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It’s Bonus Time

Sometime within the next couple weeks your bonus pay out will arrive. You’ve had your performance review (hopefully) and gotten some indication about how you were rated. In spite of a solid review, many of you will be disappointed with the actual chunk of change you receive. You may feel that your rating and/or bonus are unfair. What can you do?

The short answer is: not much. Most companies with 300 people or more have a very prescribed process that every employee is put through. You submit a self assessment about how well you met your goals, your boss does her evaluation of you, the two of you have a conversation, the boss submits all the ratings and paperwork to HR and then each manager divvies up the pot in a calibration session. Calibration is a fancy word for distributing the pool of money in some rational way amongst the whole team. That could result in you getting less cash even though you had good ratings. The biggest bonuses go to those who performed exceptionally or are a flight risk. It’s not a bad process. It really is intended to be fair and truly reward good performance. But once the die is cast there is usually no recourse.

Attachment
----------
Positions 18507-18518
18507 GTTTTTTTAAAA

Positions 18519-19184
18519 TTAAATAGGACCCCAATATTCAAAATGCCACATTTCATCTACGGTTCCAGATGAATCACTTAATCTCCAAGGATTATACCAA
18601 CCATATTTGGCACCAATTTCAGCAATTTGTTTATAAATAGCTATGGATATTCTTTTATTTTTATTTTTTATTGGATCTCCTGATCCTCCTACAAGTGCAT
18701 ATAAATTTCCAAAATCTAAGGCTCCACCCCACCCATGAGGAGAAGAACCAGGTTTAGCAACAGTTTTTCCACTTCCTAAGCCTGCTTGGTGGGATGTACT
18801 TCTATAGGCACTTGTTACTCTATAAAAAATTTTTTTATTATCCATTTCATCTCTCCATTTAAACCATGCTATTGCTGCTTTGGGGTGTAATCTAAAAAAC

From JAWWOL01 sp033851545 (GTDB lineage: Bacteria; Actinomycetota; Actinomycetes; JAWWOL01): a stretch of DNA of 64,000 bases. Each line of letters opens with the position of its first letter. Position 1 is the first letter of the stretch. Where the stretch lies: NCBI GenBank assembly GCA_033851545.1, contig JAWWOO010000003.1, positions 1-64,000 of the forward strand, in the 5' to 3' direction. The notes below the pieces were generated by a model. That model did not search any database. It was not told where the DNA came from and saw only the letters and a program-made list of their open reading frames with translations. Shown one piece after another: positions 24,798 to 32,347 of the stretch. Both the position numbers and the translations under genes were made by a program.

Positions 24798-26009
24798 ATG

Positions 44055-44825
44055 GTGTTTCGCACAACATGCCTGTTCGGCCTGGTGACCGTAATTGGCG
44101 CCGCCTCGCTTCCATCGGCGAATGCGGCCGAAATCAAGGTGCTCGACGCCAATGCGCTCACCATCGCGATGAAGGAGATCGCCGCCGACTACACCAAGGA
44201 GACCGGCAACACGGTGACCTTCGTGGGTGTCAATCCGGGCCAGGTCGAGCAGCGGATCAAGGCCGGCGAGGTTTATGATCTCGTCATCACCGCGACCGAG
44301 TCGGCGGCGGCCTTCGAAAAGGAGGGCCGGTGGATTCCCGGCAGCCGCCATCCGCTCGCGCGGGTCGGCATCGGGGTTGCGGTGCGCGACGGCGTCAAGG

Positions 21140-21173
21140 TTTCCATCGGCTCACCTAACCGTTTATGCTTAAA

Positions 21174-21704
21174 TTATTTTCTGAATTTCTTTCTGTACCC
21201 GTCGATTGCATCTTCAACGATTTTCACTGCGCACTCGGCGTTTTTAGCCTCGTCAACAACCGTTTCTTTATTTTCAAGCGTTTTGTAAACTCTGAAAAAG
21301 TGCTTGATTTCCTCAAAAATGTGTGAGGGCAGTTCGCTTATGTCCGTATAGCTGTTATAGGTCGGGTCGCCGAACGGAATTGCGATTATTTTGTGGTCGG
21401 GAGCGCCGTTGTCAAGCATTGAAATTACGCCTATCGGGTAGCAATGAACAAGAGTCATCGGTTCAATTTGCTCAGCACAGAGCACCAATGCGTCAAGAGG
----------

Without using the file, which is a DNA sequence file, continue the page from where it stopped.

The time to contest a review is during the conversation…near the start of this process. Here are some useful tips. I can’t promise you will get what you want.

  • When you are writing up your self assessment be as factually detailed as possible. List all the activities pertaining to the goal BUT leave out any descriptors. “Completed the project ahead of deadline for an additional 100K savings” rather than “Completed the project in record time and exceeded savings expectations”. Leave the evaluation to your boss. The facts are useful because she probably doesn’t remember what happened in March and needs to be reminded. Don’t expect your boss to just know everything you did. Put it in writing.
  • While we are on the topic, don’t take credit for stuff that a whole team of people accomplished. If you were one of six people who worked on something make that clear in your review. If you had oversight for that team, say that and then describe what the team achieved. Bosses don’t appreciate when you take credit for others’ work.
  • During the review conversation your boss will usually start with all the good news. Strong in these areas, high grades for those achievements, yadda yadda. You will enjoy hearing those things but you will be waiting for the bad stuff. Which will certainly come…even if it is small. When your boss disagrees with your assessment of how completed a goal is, provide additional information. If she still has a different point of view ask her what 100% would look like. Ask all your questions at this point. Raise all your objections. She may or may not change her mind…usually not. She is more likely to change if she has additional facts that she didn’t know before.